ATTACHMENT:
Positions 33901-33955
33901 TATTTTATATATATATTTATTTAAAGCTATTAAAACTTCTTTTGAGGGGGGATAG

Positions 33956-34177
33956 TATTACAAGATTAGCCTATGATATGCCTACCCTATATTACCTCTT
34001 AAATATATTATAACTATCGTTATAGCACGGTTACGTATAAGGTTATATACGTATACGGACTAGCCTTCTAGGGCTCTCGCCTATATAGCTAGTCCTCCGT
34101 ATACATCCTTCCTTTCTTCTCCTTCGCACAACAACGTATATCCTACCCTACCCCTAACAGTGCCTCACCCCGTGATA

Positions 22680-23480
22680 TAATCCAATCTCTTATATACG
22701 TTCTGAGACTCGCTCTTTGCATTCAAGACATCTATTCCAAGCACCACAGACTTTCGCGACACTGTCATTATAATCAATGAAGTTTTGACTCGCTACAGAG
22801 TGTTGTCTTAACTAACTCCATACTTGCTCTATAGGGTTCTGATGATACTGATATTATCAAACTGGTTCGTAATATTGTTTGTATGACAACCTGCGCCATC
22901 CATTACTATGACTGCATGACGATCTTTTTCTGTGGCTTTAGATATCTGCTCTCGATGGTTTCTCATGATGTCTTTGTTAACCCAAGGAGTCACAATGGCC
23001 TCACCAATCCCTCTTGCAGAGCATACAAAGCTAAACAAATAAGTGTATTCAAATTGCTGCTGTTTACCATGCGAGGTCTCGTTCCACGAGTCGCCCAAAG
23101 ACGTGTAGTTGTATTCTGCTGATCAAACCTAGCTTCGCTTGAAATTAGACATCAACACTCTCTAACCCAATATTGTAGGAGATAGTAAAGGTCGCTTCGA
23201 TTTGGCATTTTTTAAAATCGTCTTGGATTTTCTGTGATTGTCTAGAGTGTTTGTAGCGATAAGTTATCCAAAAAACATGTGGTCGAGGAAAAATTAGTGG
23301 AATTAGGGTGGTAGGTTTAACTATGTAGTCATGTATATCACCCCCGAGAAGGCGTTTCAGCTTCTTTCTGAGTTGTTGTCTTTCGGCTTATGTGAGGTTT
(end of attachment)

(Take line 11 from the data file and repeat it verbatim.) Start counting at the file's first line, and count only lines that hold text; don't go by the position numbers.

22901 CATTACTATGACTGCATGACGATCTTTTTCTGTGGCTTTAGATATCTGCTCTCGATGGTTTCTCATGATGTCTTTGTTAACCCAAGGAGTCACAATGGCC